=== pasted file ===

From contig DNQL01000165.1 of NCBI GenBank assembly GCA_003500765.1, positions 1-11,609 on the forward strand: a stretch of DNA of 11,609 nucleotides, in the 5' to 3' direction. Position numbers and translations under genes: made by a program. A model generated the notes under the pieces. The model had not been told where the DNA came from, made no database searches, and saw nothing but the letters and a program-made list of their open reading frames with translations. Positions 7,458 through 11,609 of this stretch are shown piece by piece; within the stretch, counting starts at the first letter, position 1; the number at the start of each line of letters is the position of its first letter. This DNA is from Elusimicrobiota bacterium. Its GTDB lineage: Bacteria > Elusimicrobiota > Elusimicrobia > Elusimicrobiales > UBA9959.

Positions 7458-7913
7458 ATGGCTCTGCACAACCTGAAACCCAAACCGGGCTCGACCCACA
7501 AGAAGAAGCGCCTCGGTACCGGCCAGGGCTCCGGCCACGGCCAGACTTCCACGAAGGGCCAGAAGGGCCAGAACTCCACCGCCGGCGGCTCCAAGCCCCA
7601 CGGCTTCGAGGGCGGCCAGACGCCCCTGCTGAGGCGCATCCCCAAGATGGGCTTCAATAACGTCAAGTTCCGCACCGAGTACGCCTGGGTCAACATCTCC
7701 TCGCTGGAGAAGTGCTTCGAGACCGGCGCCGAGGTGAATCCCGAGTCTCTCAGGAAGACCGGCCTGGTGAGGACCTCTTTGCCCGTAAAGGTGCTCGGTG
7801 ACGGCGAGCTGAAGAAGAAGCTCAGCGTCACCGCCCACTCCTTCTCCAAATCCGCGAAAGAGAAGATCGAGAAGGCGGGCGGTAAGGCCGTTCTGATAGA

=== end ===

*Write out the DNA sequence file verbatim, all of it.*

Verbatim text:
From contig DNQL01000165.1 of NCBI GenBank assembly GCA_003500765.1, positions 1-11,609 on the forward strand: a stretch of DNA of 11,609 nucleotides, in the 5' to 3' direction. Position numbers and translations under genes: made by a program. A model generated the notes under the pieces. The model had not been told where the DNA came from, made no database searches, and saw nothing but the letters and a program-made list of their open reading frames with translations. Positions 7,458 through 11,609 of this stretch are shown piece by piece; within the stretch, counting starts at the first letter, position 1; the number at the start of each line of letters is the position of its first letter. This DNA is from Elusimicrobiota bacterium. Its GTDB lineage: Bacteria > Elusimicrobiota > Elusimicrobia > Elusimicrobiales > UBA9959.

Positions 7458-7913
7458 ATGGCTCTGCACAACCTGAAACCCAAACCGGGCTCGACCCACA
7501 AGAAGAAGCGCCTCGGTACCGGCCAGGGCTCCGGCCACGGCCAGACTTCCACGAAGGGCCAGAAGGGCCAGAACTCCACCGCCGGCGGCTCCAAGCCCCA
7601 CGGCTTCGAGGGCGGCCAGACGCCCCTGCTGAGGCGCATCCCCAAGATGGGCTTCAATAACGTCAAGTTCCGCACCGAGTACGCCTGGGTCAACATCTCC
7701 TCGCTGGAGAAGTGCTTCGAGACCGGCGCCGAGGTGAATCCCGAGTCTCTCAGGAAGACCGGCCTGGTGAGGACCTCTTTGCCCGTAAAGGTGCTCGGTG
7801 ACGGCGAGCTGAAGAAGAAGCTCAGCGTCACCGCCCACTCCTTCTCCAAATCCGCGAAAGAGAAGATCGAGAAGGCGGGCGGTAAGGCCGTTCTGATAGA